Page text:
Groundwater Remediation

In Situ Groundwater Remediation

 Injection wells are typically used for groundwater remediation in the following ways: 

Injection of remediation compounds

Substances are injected to chemically or biologically degrade contaminants, or to assist in their physical removal by recovery wells.  Many smaller projects are permitted by rule and only require submittal of a notification form.  Other larger projects require submittal of a permit application and issuance of an individual permit before injection or well construction can begin.  Click here for a list of approved injectants.  If you do not see the substance you are considering for injection on this list, you must fill out the appropriate risk assessment evaluation form when submitting an injection well permit application or notification form.  Any new substance to be injected must be reviewed by the Occupational and Environmental Epidemiology Section (OEES) of the Division of Public Health, Department of Health and Human Services.  

Air sparging

Ambient air is injected under pressure into a well in order to volatilize contaminants and to stimulate aerobic bioremediation. No injection well permit is required; however, notification is required 2 weeks prior to injection.  Additionally, well construction and abandonment reporting forms are to be submitted within 30 days.

Tracer injection

An aqueous solution containing a dye or chemical tracer is injected into a well and its presence is monitored at monitoring or recovery wells in order to determine groundwater flow paths. Many smaller projects are permitted by rule and only require submittal of a notification form.  Other larger projects require submittal of a permit applicationand issuance of an individual permit before injection or well construction can begin.  Click here for a list of approved injectants.  If you do not see the substance you are considering for injection on this list, you must fill out the appropriate risk assessment evaluation form when submitting an injection well permit application or notification form.  Any new substance to be injected must be reviewed by the Occupational and Environmental Epidemiology Section (OEES) of the Division of Public Health, Department of Health and Human Services.

Aquifer hydraulic testing

These wells are used to estimate aquifer parameters by hydraulic slug testing or in situ constant head permeability testing. No injection well permit is required for construction or operation of an aquifer test well, but the injected fluid must be uncontaminated and the operation of the well must not cause contaminated groundwater to migrate into previously uncontaminated areas or cause an exceedance of groundwater quality standards.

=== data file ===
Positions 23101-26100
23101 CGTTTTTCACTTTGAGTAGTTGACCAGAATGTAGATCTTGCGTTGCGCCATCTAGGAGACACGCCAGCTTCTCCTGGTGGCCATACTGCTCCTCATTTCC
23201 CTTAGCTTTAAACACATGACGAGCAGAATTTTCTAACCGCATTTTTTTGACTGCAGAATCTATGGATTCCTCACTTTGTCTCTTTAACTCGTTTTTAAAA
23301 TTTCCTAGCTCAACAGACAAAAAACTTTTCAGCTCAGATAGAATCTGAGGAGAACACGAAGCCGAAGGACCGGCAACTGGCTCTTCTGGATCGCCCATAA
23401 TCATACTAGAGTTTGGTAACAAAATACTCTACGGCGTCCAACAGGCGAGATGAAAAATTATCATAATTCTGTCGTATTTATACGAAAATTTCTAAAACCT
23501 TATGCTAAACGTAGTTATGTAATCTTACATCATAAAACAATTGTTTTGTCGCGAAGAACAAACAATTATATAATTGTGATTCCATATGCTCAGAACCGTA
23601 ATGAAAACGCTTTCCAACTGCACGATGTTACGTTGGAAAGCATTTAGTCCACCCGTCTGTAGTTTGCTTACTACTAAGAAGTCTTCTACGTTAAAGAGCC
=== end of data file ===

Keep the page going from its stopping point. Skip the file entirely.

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Groundwater Protection :: Program Areas

Pump & Treat Non-Discharge Groundwater Remediation 

Non-discharge groundwater remediation systems are groundwater treatment systems that extract and treat contaminated groundwater. These include closed-loop groundwater remediation systems and typically use infiltration galleries or injection wells.  This does not include in-situ groundwater remediation wells, as defined by NCAC 15A 2C .0209(e)(3)(C), unless such a system includes the withdrawal, treatment, and reintroduction of the treated groundwater. In-situ groundwater remediation wells are regulated by the Underground Injection Control Program. Click here to access the application form.
 

Fees

Non-Discharge Groundwater Remediation Permits Fee Schedule
(effective September 1, 2007)

Activity
(see note 1)

Annual Fee Major Modification
(see note 2)
Minor Modification
(see note 3)
Renewal

Major Permit Application
(> 10,000 gal/day)

$1310 $395 No Fee No Fee

Minor Permit Application
(< 10,000 gal/day )

$810 $245 No Fee No Fee

Notes:

  1. For new permit requests, a fee equivalent to the corresponding annual fee is required. This fee is non-refundable if the permit request is denied or withdrawn. If the permit is granted, this fee applies as the annual fee for the first year after permit issuance.
  2. This fee is non-refundable if the permit request is denied or withdrawn. A major modification shall be defined as one that increases the volume, increases the pollutant load, results in a significant relocation of the discharge point, or results in a change in the characteristics of the waste generated.
  3. Minor permit modifications include name/ownership changes, corrections, and administrative amendments.